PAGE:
Whichever you choose, good luck!


jay :)

In Topic: I Don't Suppose I Shall Ever Get Diagnosed, Shall I?

28 July 2013 - 02:28 AM

I had no idea about the nerve tooth thing and your information is very interesting to me. I have always had good teeth but started to have pain inside my teeth. Then gum swelling and pain but no signs of periodontal disease or cavity. Dentist didn't do anything...said there was nothing to treat. After a year of this nagging nerve pain, my teeth started to decay very rapidly. I got a root canal...the pain stayed. The exact same pain in the next tooth over. The next few months that tooth went. I think it is Celiac related because all my other symptoms were happening at the same time.

All tooth pain is gone now that I am gluten free.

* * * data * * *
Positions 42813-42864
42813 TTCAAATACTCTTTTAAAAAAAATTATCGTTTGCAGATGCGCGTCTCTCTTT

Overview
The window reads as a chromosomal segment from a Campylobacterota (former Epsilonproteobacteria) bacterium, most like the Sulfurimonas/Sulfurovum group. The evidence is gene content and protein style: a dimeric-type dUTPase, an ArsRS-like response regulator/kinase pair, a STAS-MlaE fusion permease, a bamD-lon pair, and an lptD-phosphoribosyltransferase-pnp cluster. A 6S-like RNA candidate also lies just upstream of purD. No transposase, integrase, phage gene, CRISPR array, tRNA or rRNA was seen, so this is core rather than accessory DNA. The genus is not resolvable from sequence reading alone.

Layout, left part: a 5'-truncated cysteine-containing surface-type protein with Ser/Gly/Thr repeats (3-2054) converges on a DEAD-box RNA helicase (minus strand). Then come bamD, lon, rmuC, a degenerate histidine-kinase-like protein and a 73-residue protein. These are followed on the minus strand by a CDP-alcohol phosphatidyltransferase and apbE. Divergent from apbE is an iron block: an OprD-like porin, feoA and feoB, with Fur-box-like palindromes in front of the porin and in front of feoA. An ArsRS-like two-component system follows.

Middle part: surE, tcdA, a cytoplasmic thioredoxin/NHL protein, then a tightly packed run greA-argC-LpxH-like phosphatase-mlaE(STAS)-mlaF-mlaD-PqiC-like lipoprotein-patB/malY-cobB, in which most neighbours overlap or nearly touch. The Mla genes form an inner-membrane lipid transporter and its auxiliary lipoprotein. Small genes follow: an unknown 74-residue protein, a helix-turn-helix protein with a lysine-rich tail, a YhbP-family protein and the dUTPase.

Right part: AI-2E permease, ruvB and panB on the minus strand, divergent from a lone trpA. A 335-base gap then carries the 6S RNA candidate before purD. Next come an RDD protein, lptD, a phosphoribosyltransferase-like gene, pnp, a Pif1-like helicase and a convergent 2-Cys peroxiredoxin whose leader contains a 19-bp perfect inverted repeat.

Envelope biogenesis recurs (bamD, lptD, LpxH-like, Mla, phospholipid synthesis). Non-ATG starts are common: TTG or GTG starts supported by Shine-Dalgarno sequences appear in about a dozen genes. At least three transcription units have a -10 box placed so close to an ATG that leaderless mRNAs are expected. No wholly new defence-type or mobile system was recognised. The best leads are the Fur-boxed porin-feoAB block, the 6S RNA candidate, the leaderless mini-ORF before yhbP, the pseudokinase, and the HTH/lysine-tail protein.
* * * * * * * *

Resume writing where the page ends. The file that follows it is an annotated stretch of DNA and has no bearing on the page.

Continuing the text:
I have had two huge episodes of rapid tooth decay, both happened during pregnancy. I think my body was fighting to give the baby the nutrients and my teeth suffered the vitamin deficiencies C and D and Calcium? These are the things you made me recall with your post. Celiac effects everything.

I so hope you get better fast and that it really is all gluten related and not MS.

I'm glad someone gave you the gluten ataxia article. We always thought clumsiness just ran in our family! Well that's kinda true but it isn't just clumsiness...it's Celiac gluten ataxia.

No end to the evils of wheat.

excuse belated reponse! (i've been absent from this forum, past 2 yesrs)

interesting info!


I just want to clarify, I'm not worried about MS (since an MRI scan - albeit arguably- ruled that out) just saying that if gluten can cause MS (which appears to be a perfectly respectable theory) then no reason why it can't cause TG, by the same mechanism (demyelination). That would neatly explain why early-onset TG can be a sign of MS wouldn't it? I mean, i just roped MS in to support my argument . Sorry if that  muddied the waters!


jay  :)